Housing for winter

Discussion in 'Ducks' started by lovesgliders, Nov 6, 2011.

  1. lovesgliders

    lovesgliders Chillin' With My Peeps

    Apr 2, 2011
    Hi everyone, I have been absent from this board for a little while, but I still have my three Mallards and they are all growed up now!

    Where Did My Little Birthday Ducklings Go? by Just In Luv, on Flickr

    I've had a wonderful summer with them napping against my legs while I read outside on the lawn, but now the weather is getting quite cold and my enjoyment of them is hindered by the fact that I am worried about them because they WON'T USE THEIR HOUSE.

    My chickens put themselves to bed at night but the ducks never have. I don't fret about that much because their pen (dubbed Duckingham Palace) is secure as Fort Knox, and we haven't lost a single chicken or duck to predators. But during rain, wind, sleet, or snow, I look out and the ducks are sitting out in it instead of going into their house.

    Do anyone else's ducks do this? Should I bring them inside for the winter? Or, if they have the option of shelter, is that good enough (i.e. they'll use it if they need it)?

    I guess I'm also wondering how cold is too cold for a Mallard? The thought of going out one morning and finding them frozen is too painful to bear, but I don't want them miserable, either (and truth be told, while I love having them inside, they seem miserable in here... they pant and pluck each other's feathers).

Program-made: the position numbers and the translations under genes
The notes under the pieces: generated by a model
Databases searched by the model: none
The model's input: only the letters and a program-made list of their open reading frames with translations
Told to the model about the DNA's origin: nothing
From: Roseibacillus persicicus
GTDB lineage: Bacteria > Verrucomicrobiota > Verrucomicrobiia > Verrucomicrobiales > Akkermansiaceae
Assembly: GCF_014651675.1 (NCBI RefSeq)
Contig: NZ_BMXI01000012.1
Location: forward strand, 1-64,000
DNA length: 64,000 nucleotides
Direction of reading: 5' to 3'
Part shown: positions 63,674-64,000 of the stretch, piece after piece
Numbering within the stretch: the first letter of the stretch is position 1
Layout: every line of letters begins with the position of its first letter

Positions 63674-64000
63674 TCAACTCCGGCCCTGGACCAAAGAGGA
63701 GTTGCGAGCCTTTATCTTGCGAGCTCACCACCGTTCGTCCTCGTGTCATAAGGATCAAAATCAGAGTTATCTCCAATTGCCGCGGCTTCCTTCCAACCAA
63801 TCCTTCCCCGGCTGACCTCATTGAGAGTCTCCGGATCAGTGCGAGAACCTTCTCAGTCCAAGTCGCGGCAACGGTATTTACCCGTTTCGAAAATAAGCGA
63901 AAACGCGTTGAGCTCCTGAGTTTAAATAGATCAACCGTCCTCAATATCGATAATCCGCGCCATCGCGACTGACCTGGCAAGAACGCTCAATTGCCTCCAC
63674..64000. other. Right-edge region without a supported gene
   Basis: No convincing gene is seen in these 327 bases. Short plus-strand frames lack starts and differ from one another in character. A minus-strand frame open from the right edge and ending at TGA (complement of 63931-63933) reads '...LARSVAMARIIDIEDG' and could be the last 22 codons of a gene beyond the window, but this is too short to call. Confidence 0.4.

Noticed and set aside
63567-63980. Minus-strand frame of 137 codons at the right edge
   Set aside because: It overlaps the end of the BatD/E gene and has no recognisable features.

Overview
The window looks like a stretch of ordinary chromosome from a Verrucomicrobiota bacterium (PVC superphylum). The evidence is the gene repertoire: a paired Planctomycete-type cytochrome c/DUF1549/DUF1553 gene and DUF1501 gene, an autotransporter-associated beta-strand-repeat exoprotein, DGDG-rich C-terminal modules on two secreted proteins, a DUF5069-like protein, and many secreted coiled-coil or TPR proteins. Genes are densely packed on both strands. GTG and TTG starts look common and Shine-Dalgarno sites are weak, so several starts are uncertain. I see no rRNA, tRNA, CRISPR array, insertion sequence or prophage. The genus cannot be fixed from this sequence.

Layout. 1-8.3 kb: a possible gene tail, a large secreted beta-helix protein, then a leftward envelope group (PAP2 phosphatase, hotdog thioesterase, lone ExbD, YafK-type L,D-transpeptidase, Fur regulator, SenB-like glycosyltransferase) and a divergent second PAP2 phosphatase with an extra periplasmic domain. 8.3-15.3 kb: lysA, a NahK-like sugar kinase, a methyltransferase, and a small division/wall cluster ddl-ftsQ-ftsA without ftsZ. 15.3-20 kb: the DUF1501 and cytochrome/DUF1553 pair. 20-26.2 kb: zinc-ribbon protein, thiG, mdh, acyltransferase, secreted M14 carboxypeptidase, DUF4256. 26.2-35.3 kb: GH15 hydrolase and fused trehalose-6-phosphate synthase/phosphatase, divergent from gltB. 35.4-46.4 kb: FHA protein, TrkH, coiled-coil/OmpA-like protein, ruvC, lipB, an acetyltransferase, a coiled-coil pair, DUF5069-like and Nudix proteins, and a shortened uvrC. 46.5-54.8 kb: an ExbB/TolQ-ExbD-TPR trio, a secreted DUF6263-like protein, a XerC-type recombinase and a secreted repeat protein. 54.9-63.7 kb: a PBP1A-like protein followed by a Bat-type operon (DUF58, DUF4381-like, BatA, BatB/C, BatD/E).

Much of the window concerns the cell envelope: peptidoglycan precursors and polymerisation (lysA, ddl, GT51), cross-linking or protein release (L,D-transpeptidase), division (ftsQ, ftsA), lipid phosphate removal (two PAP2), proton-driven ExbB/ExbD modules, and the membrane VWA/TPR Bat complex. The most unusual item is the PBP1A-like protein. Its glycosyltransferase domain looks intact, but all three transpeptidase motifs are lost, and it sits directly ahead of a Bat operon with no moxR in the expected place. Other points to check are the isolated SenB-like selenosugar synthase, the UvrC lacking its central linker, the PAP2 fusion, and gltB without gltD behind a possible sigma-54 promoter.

Thanks so much for any/all advice!

    DUCKGIRL89 Chillin' With My Peeps

    Apr 28, 2011
    I think that if they really cold they cold they will go in the shelter. No need to worry. They know they can go in it right?
  3. lovesgliders

    lovesgliders Chillin' With My Peeps

    Apr 2, 2011
    Yup, they know it's there and know they can go in (I've seen them wander in). [​IMG]
  4. scratch'n'peck

    scratch'n'peck Overrun With Chickens

    Oct 31, 2008
    West Michigan
    My Coop
    We have shelters for our ducks, but they don't seem to use them except to lay some eggs underneath. They have gotten through 2 winters and seem ok.
  5. Going Quackers

    Going Quackers Overrun With Chickens

    May 24, 2011
    On, Canada
    As long as they have the option to take shelter i doubt they'd allow themselves to freeze. They are lovely btw!
  6. RunnerWhisperer

    RunnerWhisperer Chillin' With My Peeps

    I know there has been so much advice on wintering your ducks...they are prepared for cold weather and should be fine as long as they have adequate shelter. I have a question though that came up after this cold weekend we had. Everything was frozen and frosted in the morning hours, even the ducks? I mean they have shelter and a dog house inside full of straw, but I couldn't help but notice that they looked wet and a little frozen. Jade was all fluffed up which made me worry that maybe they got cold?

    I have their pool still inside at night, clean it out every evening, I know they typically sit in it most of the night and are usually in it when I let them out in the am.